Whether you’ve heard the theme songs of Street Fighter II before or not, you’re going to be extremely impressed with the quality of reimagined iconic theme songs (sans a surprisingly obnoxious character select song). Each of the sixteen playable characters hail from a distinct part of the world, and their stages and songs reflect that--Ryu from Japan, Guile from America, DeeJay from Jamaica, and even Sagat from Thailand. With the recent announcement of a new iteration of this franchise entitled Ultra Street Fighter II: The Final Challengers as an exclusive title for the upcoming Nintendo Switch, it'll be interesting to see upon release if they will reuse this version of the soundtrack (my preference), remix the iconic songs yet again, or in fact keep the original versions of these songs from the Super Street Fighter II Turbo arcade (which itself is a remixed soundtrack of the original Street Fighter II). Either way, for being put on a console that few gamers today remember, they sure struck gold with this game’s soundtrack. Seriously.
Highlights: Intro Theme, DeeJay’s Theme song
Sonic 3D Blast (1997, Sega Saturn/Windows port)
The most surprising entry on this list (at least for me!), the black sheep of Genesis-era Sonic games had his three-dimensional debut on the next generation of Sega home consoles, the highly-underrated Saturn. Both the Saturn and and Windows port of this game gained direction and perspective from in-house Sega Europe composer Richard Jacques, contributing to a tasteful, epic soundtrack that would boast of Jacques' quality for years to come. I never owned a Sega Saturn myself (as mentioned in podcast 006, my brother and I was a hardcore Nintendo kids growing up), so I missed out on the golden era of Sonic games as well as the Saturn titles like this and its controversial racing-game counterpart, Sonic R. I didn't play the classic Sonic games until collections of the Genesis and Sonic titles were re-released for the PC on CD-Rom in the early 90s. I likely missed a bullet with the Genesis version of 3D Blast soundtrack, but the PC and Saturn versions were beyond golden. So say what you will about the game itself--the soundtrack is a breakthrough of new quality for the franchise, which was already positively-received to begin with.
Each of the seasonally or elementally themed stages contain three “acts”, with the second act featuring a slightly varied rendition of the first act’s theme song (the third act for each stage is a boss battle with a shared theme song among them all). The thing about this soundtrack is that it successfully ditches the cartoony, youthful spirit that helped personify the blue hedgehog’s previous 16-bit mega-adventures---here, the music of the Sonic franchise “grows up” and evolves into quantum of highly professional quality so clean and dramatic that it sounds like it doesn’t belong in a Sonic the Hedgehog at all. Most of the stage theme songs are unbelievably beautiful, including the short intro theme song. Colorful, bright-eyed sonic and his worlds are completely undermined by the impressive soundtracks that drive the narrative to each of the acts throughout the game. Easily Sonic's best prior to Sonic Adventure on the Sega Dreamcast (that console's top-selling game) and subsequent of Sonic 2 and 3 on the Sega Genesis. Sonic Adventure, released stateside in 1999, brought the heroic blue hedgehog into unprecedented open-world territory and helped to revive the mascot's brand by sporting a sharper anime-influenced appearance and edgy rock music to boost his cool factor. But future Sonic titles could simply never replicate the maturity and charm of this game's original soundtrack.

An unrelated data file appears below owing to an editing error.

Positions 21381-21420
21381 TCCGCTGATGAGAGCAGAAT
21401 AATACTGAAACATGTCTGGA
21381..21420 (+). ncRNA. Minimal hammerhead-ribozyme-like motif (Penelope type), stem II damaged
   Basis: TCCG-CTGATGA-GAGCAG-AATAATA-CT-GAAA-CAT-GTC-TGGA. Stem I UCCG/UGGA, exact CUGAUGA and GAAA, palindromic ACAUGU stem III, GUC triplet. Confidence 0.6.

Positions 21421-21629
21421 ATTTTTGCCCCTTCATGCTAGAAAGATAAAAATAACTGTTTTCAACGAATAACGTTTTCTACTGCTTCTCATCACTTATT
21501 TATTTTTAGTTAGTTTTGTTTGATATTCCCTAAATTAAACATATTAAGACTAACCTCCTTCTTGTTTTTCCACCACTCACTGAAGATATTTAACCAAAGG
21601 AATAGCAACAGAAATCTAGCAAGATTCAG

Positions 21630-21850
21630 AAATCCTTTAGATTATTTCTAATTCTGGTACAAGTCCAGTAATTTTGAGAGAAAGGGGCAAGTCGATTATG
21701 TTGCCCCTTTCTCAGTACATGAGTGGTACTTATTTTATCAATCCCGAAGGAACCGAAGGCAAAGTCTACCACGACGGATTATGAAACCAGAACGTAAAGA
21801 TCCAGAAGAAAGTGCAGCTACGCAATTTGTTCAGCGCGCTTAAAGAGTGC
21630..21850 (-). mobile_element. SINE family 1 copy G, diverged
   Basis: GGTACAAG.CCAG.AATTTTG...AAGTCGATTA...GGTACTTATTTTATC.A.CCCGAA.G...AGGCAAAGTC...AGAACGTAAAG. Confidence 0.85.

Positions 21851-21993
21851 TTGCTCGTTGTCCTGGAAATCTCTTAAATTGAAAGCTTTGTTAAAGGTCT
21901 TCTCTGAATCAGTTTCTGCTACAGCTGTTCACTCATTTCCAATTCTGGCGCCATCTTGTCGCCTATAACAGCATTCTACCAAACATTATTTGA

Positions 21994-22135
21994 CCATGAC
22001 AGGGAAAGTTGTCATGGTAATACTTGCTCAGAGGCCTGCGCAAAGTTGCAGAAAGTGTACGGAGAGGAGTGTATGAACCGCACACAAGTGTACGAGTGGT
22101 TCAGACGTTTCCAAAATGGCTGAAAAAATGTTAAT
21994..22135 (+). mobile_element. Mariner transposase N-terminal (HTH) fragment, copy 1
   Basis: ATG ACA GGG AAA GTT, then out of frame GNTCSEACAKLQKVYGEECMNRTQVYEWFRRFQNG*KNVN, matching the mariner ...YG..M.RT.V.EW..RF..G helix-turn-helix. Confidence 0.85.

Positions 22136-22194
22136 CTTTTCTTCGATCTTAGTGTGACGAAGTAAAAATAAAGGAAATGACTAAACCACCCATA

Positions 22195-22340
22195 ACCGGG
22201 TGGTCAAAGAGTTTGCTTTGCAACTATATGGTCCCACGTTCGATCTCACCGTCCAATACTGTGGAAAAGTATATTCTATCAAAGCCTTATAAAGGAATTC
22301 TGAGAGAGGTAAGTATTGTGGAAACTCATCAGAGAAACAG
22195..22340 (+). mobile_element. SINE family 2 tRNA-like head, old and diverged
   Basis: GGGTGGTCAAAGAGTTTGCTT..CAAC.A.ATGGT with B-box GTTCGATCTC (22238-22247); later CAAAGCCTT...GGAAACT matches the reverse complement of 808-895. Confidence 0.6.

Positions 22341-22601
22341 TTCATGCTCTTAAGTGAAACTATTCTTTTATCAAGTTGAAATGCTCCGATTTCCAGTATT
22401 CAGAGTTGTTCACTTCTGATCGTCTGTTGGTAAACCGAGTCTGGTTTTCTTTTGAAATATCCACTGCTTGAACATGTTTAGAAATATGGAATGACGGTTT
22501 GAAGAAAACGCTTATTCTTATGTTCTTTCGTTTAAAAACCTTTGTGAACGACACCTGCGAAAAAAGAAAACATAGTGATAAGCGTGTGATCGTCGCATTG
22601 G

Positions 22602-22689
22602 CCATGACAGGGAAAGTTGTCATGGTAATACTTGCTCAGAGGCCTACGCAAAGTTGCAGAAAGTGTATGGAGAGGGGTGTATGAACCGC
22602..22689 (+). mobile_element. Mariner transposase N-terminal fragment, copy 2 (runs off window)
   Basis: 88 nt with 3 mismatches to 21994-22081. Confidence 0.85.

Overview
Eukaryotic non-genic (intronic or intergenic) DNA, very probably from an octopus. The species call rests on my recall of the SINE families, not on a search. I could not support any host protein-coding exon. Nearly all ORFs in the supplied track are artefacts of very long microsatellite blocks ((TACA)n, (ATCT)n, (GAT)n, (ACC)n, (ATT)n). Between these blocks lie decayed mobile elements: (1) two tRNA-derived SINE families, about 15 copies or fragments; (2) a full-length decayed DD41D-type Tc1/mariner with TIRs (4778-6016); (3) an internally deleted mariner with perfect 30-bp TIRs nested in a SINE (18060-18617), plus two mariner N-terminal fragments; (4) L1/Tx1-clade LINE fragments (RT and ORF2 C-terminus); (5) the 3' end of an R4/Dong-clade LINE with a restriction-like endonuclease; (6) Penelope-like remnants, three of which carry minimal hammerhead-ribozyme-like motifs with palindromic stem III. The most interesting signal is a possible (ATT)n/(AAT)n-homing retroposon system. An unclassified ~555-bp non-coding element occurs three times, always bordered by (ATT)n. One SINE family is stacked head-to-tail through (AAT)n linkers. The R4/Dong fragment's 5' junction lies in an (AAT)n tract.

Highlights: Rusty Ruins Act 2, Volcano Valley Act 2.
Ikaruga (2001, Dreamcast)
Vertical spaceship shoot-em-ups have always been a favorite game genre of mine since the quarter-carrying glory days of Raiden DX and 19XX: The Battle for Destiny. I only wished that the best of any of these neo-retro shooters, Ikaruga, had been more accessible to me when I was eleven years old. There was nothing wrong with playing Bangai-O (another retro-style shooter created by Ikaruga's development company Treasure), but I literally would’ve never stopped playing Ikaruga if I’d been exposed earlier to its side-winding graphics, mind-blowing innovations within its genre, and its soul-crushing, heart-wrenching soundtrack that invokes desperation, oppression, and the real consequences of war. I hadn't ever played its spiritual predecessor on the Sega Saturn, Radiant Silvergun, but had I stayed up on things back then, no doubt I would've come across this game a lot sooner than on Xbox Live. The artwork alone for this game might earn its own future blog post.
But back to the music--annoyingly passionate and deathly dedicated to driving its surprisingly deep plot along--the synth and snare driven soundtrack pulls at the heartstrings with your connection to the protagonist and his survival, guided solely by your quick instincts and mastery of the gameplay’s technical, hyper-unique polarity mechanics. The first stage shows off its epic score alongside the graphical style, and every subsequent level of the game opens up quickly into a short-paced, beautifully patterned battle before interrupting the battle with a poem. (This game is deep.) The game itself will make next to no sense the first time around, but the music might keep you coming back again and again. It would be of little to no surprise if Martin O'Donnell's original score for his little-known Xbox title, Halo: Combat Evolved (released one month after Ikaruga), had an influence on the score of Ikaruga. The game might be hard to find but like all of these titles, their original soundtracks can mostly be discovered/rediscovered on YouTube.
Highlights: Epilogue; Reality Chapter 4.
I love writing about this stuff. I love it.
Suggest some games if you didn’t see them on the list!